In the last paper of this panel, Miriam Rürup focused on the translation of migrant experiences into law, showing how the fates of stateless migrants shaped the human rights discourse of the United Nations. Emphasizing the rising influence of supranational institutions and discourses after the Second World War, Rürup focused on events and discussions that lead to the 1954 U.N. convention on the status of stateless persons. She showed that stateless Jews and émigrés played a significant role in shaping the human rights discourse, as for example in the work of Hannah Arendt, Stéphane Hessel, Hans Kelsen, and Hersch Lauterpach. Their knowledge and experience manifested itself in three important ways – as legal knowledge from the past, as biographical experience through their own migration experience, and sometimes as personal encounters regarding the situation in the Displaced Persons camps. In addition, she showed that the post-World War Two right of belonging – and therefore the right to be granted citizenship that had been revoked– in its consequences did not always comport with the intentions of the displaced persons themselves.

In her comment, Anna Vallye summed up some things the papers had in common. All three emphasized the role of individuals. Working within and against institutional structures or philosophical systems, these people shaped the discourse as social actors vested with certain kinds of social and political agency. This circumstance made Vallye wonder about what kinds of social actors the papers in this panel were actually dealing with, positing in Foucauldian terms that they resembled more “specific” and not “universal intellectuals.” She also pointed out the pitfalls of the notion of “Germany” itself, asking how German sovereignty as a historical problem framed the German diaspora as paradigmatic for the study of twentieth-century transnational processes.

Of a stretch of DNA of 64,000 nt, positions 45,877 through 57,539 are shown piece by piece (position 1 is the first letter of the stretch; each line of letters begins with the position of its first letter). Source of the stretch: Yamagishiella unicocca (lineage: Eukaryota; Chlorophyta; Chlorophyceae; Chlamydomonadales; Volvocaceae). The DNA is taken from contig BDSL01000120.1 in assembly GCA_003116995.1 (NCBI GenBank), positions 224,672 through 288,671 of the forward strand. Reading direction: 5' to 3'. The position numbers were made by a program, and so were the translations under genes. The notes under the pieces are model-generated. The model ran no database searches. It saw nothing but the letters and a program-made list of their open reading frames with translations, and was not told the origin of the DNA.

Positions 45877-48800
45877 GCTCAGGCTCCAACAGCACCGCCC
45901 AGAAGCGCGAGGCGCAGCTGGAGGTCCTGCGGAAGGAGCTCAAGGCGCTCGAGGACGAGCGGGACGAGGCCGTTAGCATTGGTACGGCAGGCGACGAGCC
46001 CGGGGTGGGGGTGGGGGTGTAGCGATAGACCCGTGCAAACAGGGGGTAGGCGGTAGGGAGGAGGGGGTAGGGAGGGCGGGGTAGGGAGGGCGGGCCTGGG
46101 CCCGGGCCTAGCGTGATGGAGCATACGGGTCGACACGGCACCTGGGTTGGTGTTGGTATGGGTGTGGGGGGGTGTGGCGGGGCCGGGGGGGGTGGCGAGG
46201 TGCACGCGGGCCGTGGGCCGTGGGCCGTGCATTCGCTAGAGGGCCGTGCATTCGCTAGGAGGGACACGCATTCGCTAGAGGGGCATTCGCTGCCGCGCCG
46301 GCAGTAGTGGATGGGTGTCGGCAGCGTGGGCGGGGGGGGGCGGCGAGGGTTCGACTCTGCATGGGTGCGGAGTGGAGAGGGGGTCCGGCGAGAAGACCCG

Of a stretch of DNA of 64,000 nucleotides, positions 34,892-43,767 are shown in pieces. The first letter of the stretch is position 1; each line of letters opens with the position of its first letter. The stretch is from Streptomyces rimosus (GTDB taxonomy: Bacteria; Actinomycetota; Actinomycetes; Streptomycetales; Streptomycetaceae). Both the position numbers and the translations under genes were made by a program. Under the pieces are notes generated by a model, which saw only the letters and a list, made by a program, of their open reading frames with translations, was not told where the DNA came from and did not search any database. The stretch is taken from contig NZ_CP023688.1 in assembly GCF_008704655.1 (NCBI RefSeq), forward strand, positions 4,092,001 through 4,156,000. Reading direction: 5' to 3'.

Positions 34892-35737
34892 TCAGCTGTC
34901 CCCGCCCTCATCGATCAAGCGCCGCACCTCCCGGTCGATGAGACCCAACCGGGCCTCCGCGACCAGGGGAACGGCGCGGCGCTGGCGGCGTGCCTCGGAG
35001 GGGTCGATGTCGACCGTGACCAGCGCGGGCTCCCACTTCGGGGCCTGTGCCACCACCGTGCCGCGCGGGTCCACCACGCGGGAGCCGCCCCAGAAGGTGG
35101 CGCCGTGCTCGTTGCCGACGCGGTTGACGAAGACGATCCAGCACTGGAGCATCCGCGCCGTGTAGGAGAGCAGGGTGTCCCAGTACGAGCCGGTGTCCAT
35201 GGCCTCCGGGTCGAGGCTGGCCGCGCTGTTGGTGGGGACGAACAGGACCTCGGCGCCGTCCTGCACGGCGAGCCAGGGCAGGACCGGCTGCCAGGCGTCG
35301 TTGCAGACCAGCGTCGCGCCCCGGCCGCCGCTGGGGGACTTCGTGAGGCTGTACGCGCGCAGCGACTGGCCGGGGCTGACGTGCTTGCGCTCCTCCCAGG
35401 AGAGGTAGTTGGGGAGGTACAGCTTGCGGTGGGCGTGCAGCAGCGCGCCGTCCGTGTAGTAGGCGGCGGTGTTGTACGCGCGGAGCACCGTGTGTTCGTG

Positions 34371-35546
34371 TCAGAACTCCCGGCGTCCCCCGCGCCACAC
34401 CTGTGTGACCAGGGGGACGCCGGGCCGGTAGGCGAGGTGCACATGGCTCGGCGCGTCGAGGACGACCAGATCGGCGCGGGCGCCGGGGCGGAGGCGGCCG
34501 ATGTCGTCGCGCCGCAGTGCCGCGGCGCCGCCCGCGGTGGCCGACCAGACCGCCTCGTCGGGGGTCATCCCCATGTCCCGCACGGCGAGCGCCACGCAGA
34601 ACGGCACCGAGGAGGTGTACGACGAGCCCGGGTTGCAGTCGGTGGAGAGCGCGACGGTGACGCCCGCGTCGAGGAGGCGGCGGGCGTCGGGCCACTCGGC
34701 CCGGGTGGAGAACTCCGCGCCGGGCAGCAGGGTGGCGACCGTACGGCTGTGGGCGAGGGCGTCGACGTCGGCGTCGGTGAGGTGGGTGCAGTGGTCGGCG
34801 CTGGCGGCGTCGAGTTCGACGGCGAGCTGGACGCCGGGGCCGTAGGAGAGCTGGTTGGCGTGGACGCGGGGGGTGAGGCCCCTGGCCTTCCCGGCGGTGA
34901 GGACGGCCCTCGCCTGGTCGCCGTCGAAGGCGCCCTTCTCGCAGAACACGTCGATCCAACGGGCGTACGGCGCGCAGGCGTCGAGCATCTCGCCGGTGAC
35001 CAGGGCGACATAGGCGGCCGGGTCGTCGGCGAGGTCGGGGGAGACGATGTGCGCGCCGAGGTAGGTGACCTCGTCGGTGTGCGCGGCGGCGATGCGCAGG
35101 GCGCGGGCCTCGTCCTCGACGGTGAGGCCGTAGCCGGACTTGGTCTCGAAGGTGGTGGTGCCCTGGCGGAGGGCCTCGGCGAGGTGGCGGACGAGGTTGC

The last panel focused on the role of knowledge as profession, network, and experience in processes of migration from and to Europe. H. Glenn Penny’s paper investigated “German Migrants and the Production of Knowledge in Latin America, 1880s–1960s.” Focusing on Guatemala, while also taking Argentina and Chile into account, Penny looked at a variety of German communities with German schools, communities that took part in shaping the knowledge of these countries. Those communities, he argues, drew on global pedagogical networks. Furthermore, they contributed not just to the knowledge of children with German heritage because the children of local elites also attended the schools. Investigating textbooks produced in Germany with knowledge of mostly German researchers for German schools abroad, Penny showed how mindsets of race and nationalism challenged those transnational communities.

Philipp Strobl’s paper examined the case of Anton Charles William, who migrated to Australia in 1938, the year of Austria’s Anschluss to Germany. Strobl showed how the knowledge William accumulated in the interwar years in Austria travelled with him and gave him the idea to bring Austrian skiing to the Australian mountains. He founded the Australian Alpine Club in the 1950s, drawing on his knowledge of Austrian and German Alpine Clubs and maintaining contact with Austrian experts. This knowledge needed to be adapted when skiing was transformed from an elitist sport to a leisure activity for the masses. Consequently, William, who had rejected mass tourism before 1938, accepted the new circumstances and opened a chain of ski lodges. In this way, he can be seen as a textbook social agent who transferred ideas between two countries.